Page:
This could significantly add to your outgoings each year. You could also consider if there’s potential to build a driveway, and consulting with a builder about how much that might cost. If you’re planning on having children in the near future or already have young children, not having a driveway and living on a busy road may be a no-go for your personal preferences.
14. Is the building in good condition?
Check the walls for any big cracks which could mean the house has subsidence. Hairline cracks aren’t usually a major issue as they’re to be expected but you can always get a builder to look around for you, and you’ll have a survey done later down the line if you’re serious about buying the property.
Keep an eye out for damp on the walls, floors and ceilings and look out for any signs of cover up such as new paint, and lift up rugs if you need to. Smell in the air to see if it smells musty; the smell of damp can be quite difficult to cover up. Check the windows too, if there is any rotting wood or condensation between the double glazing these may be things you will have to think about paying to replace when you move in.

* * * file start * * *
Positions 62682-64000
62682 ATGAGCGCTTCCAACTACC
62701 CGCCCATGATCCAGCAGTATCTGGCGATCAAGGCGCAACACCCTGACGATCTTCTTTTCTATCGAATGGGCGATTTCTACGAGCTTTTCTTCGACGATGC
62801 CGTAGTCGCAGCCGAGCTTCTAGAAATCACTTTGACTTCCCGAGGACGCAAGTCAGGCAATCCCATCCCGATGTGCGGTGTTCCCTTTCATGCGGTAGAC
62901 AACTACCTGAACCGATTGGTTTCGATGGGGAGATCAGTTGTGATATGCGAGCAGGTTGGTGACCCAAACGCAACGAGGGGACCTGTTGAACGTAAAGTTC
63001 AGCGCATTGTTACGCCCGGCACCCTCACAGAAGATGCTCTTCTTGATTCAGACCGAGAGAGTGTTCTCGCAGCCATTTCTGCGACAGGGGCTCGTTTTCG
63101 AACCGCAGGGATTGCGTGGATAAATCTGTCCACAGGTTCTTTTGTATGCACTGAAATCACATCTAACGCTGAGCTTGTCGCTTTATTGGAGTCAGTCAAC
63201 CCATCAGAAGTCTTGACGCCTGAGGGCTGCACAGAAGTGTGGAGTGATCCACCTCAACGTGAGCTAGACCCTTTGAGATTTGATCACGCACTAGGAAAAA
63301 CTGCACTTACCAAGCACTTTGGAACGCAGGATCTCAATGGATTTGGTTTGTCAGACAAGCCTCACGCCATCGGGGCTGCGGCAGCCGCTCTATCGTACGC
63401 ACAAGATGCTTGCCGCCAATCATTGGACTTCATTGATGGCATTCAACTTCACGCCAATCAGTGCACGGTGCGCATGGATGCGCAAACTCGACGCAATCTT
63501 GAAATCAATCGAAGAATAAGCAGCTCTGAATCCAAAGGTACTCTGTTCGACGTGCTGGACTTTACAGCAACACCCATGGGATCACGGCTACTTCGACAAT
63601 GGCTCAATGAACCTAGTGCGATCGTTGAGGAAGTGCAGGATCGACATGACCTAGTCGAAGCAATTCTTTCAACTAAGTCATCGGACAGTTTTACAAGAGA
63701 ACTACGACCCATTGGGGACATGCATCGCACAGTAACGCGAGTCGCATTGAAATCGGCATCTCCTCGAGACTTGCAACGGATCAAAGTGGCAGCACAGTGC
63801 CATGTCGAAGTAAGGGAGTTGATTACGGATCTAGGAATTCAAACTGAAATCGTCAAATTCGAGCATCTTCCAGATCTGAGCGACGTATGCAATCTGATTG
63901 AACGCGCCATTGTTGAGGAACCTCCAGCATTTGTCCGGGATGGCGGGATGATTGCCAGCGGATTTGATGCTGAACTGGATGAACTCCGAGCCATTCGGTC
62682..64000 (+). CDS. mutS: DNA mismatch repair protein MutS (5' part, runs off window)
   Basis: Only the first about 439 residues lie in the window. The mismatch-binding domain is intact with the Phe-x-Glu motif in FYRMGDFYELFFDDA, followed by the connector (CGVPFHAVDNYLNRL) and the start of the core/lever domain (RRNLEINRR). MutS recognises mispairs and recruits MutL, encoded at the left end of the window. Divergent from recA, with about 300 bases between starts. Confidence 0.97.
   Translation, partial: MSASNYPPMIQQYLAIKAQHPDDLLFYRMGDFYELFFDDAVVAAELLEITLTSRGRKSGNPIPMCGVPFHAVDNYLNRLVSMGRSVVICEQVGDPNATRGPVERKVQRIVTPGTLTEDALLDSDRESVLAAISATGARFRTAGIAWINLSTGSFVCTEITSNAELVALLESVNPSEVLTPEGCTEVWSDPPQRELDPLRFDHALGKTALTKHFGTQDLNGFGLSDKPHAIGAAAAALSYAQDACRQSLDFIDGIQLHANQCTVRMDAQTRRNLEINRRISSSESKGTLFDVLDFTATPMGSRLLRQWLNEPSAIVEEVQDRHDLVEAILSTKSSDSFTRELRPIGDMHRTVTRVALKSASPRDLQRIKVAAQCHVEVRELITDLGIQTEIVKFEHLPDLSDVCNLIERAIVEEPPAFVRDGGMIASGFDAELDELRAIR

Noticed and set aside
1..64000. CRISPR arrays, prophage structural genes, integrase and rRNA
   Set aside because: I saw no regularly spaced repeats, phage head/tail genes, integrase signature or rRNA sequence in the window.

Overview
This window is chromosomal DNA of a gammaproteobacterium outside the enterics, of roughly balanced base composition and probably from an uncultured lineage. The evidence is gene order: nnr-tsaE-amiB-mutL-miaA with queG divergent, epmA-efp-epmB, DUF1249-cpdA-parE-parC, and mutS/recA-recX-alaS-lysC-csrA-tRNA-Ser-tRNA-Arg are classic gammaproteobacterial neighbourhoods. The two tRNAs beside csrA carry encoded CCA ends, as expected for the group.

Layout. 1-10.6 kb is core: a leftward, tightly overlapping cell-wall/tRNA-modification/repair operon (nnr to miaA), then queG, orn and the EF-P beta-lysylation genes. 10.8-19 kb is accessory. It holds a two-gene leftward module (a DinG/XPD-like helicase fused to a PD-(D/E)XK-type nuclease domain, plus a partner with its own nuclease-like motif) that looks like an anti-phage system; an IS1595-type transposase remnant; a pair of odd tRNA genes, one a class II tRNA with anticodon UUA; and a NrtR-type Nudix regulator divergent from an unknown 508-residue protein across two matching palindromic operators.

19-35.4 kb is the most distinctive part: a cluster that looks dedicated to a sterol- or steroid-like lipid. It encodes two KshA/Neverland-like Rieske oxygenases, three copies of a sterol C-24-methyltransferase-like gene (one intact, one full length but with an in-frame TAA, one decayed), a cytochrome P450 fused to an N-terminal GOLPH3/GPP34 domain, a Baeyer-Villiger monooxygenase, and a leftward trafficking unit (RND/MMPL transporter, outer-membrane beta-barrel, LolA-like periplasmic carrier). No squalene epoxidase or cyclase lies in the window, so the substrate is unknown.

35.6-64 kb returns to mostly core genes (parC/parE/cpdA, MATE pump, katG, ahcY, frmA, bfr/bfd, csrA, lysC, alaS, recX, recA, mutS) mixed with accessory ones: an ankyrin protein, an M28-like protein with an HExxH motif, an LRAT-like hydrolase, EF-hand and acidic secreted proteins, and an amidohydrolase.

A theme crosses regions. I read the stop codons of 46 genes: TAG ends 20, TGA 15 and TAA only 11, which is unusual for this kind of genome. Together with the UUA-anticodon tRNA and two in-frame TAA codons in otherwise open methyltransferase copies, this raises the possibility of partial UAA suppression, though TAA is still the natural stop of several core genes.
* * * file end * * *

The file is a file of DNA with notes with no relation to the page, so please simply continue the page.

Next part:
15. Which way does the garden face?
It can be hard to tell which way the garden faces, but it’s an important question. South facing gardens are known to get the most light, but you might prefer east facing gardens if you tend to be out there earlier in the day, or west if you tend to be out in the afternoon and evening. It also depends what the garden is used for, whether it’s sunbathing, BBQs or if you prefer to sit in the shade. It’s worth seeing the property both in the morning and afternoon.
16. How good are your transport connections?
Ask the sellers where the nearest train and bus stations are. Is it easy to get to London or the nearest cities and towns? You can always look on National Rail’s website and see how many changes you’ll have to go on and the travel duration. Do the sellers commute to work? If so, how?
If it’s especially rural you’ll want to know how long the drive can take at different times of day to the nearest main town and supermarket.
You can read our page about the Crawley area, and find out about its fantastic connections to London and Brighton. For more information and to work with us, please contact us on 0333 358 3095. Lines answered Mon-Fri 8-8, Sat 9-5 and monitored on Sunday.